Birds and Baking

the baking tableI just returned from a really pleasant five days with my sister, her family, and my parents. I drove down to Maryland on Wednesday, picked up some last-minute Christmas gifts, mailed a few more, and then went to the local Giant supermarket to buy baking supplies. My super-kind sister was letting me use her kitchen to do my holiday baking, since mine is completely gutted.

After cleaning the Giant out of butter and sugar and cookie cutters, I headed to my sister's house. My plan was to make cashew cookies and sugar cookies on Thursday, and pumpkin cookies and bird ornaments on Friday. I found no one home when I arrived, but my sister had set up the kitchen in style: she'd put every baking item known to man on a tablecloth-covered fold-out table and set up her Kitchen Aid stand mixer on the counter. My sister rarely bakes, but she loves kitchen gadgets—which was great for me. It meant I didn't have to find the box with the mixer in it and the one with the rolling pin and haul those items down to Maryland.

my sister's stand mixer. I have one almost exactly like it.I figured since I didn't have anything else to do while waiting for my sister and the kids to get home, I'd start on some Oreo snowmen. (I'd brought down some white fudge-covered Oreos and bought some spice drops for the purpose, just in case I had time to make them.) I cut 20 pairs of spice drop earmuffs and several orange slice noses and started glueing them on to the Oreos with frosting. Midway through, my niece arrived and asked to help, which was fun.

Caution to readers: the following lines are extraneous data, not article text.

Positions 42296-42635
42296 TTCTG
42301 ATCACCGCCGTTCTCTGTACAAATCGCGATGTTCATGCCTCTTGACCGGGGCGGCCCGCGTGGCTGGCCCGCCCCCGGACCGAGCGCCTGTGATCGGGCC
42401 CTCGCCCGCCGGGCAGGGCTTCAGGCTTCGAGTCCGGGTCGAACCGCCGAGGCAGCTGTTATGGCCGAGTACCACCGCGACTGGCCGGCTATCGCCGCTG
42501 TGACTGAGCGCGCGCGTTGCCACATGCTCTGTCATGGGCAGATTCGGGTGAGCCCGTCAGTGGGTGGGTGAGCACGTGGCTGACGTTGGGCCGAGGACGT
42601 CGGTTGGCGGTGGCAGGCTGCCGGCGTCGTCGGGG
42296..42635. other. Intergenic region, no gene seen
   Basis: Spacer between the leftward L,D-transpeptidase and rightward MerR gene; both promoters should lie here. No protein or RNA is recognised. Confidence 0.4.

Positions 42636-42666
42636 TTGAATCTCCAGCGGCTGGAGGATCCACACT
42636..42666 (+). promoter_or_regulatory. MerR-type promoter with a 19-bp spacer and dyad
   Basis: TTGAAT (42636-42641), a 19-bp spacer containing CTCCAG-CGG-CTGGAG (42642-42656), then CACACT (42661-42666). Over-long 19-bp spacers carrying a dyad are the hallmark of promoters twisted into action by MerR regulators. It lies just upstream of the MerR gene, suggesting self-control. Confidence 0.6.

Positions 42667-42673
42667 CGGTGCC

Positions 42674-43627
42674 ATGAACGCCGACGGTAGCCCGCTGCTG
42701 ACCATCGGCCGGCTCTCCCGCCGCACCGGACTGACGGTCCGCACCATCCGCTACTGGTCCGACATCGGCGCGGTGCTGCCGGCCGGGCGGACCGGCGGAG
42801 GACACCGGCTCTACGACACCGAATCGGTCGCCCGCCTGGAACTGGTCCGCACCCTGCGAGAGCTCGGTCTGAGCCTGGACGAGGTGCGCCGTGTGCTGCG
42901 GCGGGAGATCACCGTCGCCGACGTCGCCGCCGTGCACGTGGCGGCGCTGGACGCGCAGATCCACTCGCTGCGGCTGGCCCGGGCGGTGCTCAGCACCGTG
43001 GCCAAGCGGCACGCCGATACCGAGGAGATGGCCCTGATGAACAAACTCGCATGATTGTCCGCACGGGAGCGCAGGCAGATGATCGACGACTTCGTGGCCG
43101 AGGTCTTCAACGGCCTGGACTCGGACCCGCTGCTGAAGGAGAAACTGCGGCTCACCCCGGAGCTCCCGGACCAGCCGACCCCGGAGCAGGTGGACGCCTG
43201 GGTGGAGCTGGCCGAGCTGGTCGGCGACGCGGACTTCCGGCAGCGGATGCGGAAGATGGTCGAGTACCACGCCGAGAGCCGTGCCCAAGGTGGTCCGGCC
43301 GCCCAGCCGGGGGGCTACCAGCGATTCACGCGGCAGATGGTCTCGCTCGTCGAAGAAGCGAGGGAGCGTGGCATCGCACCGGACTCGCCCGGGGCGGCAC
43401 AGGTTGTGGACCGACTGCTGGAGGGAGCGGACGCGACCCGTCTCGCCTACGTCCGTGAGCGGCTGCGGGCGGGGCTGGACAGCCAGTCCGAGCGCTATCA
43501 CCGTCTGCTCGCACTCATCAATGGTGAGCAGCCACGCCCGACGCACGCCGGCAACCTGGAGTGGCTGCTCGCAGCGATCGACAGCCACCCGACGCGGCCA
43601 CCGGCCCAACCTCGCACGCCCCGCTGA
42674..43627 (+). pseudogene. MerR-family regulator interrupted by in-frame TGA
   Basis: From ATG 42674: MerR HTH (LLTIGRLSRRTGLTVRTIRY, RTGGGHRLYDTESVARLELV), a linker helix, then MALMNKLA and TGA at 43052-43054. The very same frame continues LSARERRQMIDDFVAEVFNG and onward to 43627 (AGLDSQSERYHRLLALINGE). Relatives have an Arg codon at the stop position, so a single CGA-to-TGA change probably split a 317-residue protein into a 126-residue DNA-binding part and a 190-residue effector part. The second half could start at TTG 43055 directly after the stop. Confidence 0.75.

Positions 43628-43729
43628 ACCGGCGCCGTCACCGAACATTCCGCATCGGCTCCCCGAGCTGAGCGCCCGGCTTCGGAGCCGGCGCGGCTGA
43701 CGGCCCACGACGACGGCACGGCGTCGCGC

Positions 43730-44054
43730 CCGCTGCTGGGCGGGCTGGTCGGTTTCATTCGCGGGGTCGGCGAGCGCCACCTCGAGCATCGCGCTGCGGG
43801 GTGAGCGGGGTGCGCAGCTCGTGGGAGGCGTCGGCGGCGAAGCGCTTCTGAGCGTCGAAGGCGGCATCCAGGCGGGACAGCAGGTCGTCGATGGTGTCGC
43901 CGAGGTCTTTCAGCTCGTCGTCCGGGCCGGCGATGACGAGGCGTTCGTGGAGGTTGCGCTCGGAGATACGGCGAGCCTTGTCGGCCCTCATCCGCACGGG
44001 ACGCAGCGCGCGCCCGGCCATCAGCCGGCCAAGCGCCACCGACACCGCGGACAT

It was still early when we polished off the snowmen, and my sister mentioned that she'd be volunteering at the kids' school on Thursday, so I made a batch of peppermint brownies (ingredients also brought along just in case) for her to distribute, along with the snowmen, to the teachers and office staff. I doubled the brownie recipe, which was probably a mistake; they had to bake longer, and the center never cooked all the way through. Next time I'm sticking with a 1.5 batch, my usual amount.

Between baking the brownies and frosting them with a dark chocolate ganache, I went to the Weis Market in Hampstead to try to find the white chocolate chip cookie mix that the cashew cookie recipe called for. (Aside from being delicious, the main appeal of the cashew cookies, and why they've been made two years running, is that they're super-simple, not-quite-from-scratch.) Whereas the Giant had at least reserved a(n empty) spot for the white chip mix, the Weis didn't even stock it. Hmph. The cashew cookies would have to move to Friday.